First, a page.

Have conflict resolution practices in place — watch for, and manage, workplace conflict before it becomes a problem.
Recognize employees’ contributions effectively — develop a strategic recognition program and train managers on how to incorporate these strategies into their day-to-day activities.
The Canadian Mental Health Association also has some excellent suggestions to help you find and keep your balance so you can enjoy the benefits of good mental health:
Build healthy self-esteem. Self-esteem is more than just seeing your good qualities. It is being able to see all your abilities and weaknesses together, accepting them, and doing your best with what you have. You can build your confidence by taking stock of what you do best and making note of your skills and interests.
Receive as well as give. Many of us have trouble accepting kindness from others. How many times have you found yourself shrugging off a compliment? Next time accept the compliment and say “Thank you. I appreciate that.”
Create positive parenting and family relationships. Value these relationships and the skills and abilities each person “brings” to the family. Love them for who they are, and don’t waste energy wishing they were something else.
Make friends who count. Healthy friendships support good mental health. Together you and your friends share life’s challenges and joys. Work hard to keep in touch with friends and actively seek out new friendships.
Figure out your priorities. Financial problems cause stress, so it’s important to avoid over-spending. Create a meaningful, realistic budget – and differentiate between your needs and your wants.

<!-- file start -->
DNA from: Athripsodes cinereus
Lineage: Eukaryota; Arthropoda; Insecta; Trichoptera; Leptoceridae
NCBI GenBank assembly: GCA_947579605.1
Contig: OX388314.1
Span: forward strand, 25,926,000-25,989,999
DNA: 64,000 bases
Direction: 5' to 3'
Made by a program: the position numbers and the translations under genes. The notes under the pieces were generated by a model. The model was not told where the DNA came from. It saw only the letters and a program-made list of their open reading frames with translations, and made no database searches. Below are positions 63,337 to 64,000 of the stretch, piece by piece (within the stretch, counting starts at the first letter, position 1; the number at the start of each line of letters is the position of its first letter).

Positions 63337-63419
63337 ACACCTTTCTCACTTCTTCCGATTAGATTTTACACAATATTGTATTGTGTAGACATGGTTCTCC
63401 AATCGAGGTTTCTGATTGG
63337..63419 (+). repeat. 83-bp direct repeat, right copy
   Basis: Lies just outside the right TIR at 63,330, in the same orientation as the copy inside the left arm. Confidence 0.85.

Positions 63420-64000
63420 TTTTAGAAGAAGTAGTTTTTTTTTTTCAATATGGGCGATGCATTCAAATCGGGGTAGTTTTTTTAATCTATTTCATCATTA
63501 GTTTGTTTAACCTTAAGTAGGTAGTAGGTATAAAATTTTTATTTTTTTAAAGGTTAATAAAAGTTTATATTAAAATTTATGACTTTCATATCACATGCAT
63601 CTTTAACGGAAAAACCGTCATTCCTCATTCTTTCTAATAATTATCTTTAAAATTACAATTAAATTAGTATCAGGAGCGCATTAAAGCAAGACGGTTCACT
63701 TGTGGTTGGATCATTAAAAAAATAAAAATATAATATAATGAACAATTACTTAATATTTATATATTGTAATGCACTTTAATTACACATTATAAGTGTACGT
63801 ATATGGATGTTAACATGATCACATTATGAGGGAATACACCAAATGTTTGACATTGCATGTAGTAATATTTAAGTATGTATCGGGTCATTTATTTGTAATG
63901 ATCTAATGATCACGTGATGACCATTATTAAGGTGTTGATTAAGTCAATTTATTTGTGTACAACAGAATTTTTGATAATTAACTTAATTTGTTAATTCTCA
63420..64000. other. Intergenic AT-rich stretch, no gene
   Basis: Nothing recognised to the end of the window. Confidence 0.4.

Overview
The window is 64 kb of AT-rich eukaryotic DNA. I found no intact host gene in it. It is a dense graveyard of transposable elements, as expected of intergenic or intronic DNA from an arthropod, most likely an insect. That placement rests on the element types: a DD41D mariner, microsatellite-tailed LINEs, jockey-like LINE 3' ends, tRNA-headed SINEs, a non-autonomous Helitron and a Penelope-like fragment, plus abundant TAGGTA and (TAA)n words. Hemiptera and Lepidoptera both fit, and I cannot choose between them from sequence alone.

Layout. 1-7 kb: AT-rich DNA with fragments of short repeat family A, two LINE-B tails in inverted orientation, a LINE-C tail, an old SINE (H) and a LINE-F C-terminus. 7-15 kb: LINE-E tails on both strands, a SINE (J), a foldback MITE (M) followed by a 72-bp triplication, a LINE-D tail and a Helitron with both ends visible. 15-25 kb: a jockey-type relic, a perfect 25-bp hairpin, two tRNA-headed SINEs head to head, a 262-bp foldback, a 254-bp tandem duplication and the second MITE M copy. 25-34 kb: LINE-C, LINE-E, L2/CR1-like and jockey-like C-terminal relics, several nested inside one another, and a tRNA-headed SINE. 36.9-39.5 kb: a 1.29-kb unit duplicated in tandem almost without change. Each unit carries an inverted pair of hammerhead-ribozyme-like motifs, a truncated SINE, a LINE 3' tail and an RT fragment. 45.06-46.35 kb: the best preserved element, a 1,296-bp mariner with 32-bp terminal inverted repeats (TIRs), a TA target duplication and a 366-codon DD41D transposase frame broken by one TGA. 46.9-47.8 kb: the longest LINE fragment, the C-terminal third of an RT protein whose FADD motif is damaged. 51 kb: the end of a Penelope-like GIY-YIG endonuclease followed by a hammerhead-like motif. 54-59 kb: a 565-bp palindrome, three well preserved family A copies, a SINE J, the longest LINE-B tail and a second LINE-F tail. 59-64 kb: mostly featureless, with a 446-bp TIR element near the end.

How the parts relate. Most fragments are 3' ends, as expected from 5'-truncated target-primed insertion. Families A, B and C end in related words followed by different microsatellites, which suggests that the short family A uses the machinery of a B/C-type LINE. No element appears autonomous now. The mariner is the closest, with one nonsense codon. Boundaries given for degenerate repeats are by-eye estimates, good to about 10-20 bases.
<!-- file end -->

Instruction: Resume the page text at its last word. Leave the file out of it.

Get involved. Being involved in things that really matter to us provides a great feeling of purpose and satisfaction. Try to find time to volunteer, get involved in any way that you can — you can make a difference, no matter how big or small your efforts.
Learn to manage stress effectively. Stress is a normal part of life. How you deal with it will depend on your attitude. Be accepting of things you cannot change, and where you can, make a change to reduce or eliminate the stress.
Cope with changes that affect you. It would be nice if life were like a story book where we all lived happily ever after. However, life is filled with challenges both at home and at work. It’s how we perceive these challenges and what we do about it that will determine how we feel. Having strategies to cope are essential to good mental health.
Deal with your emotions. Learn to identify and manage your moods. Have a backup plan in place to help you deal with the times you are troubled, such as a good friend you can turn to.
Have a spirituality to call your own. Get to know what really makes you happy. Find time each week to be by yourself and do something for yourself.
Still not convinced that as an employer you should proactively seek out ways to create a mentally healthy workplace? Consider this: on any given week, at least 500,000 employed Canadians are unable to work due to mental illness, including approximately 355,000 disability cases due to mental and/or behavioural disorders plus approximately 175,000 full-time workers absent from work due to mental-health issues. The estimated cost of mental illness to the Canadian economy in terms of health care and lost productivity is $51 billion and according to the World Health Organization, depression will be the single biggest medical burden on health by 2020. It’s time corporate Canada paid attention to this growing health concern and played a role in reducing mental illness in the workplace.
Most of us go through life solving our day-to-day problems without needing help to cope with our feelings. But sometimes we can be overwhelmed, at least temporarily, and suddenly we need help — and that’s OK.
If you are in need of help, resources are available through the Canadian Mental Health Association, your general practitioner, or if you or someone you know are in crisis, go to the nearest hospital or call 911.
Colleen Coates, CHRP, CCP, is a practice leader with People First HR Services Ltd. She can be contacted at firstname.lastname@example.org.
Republished from the Winnipeg Free Press print edition January 12, 2013 H2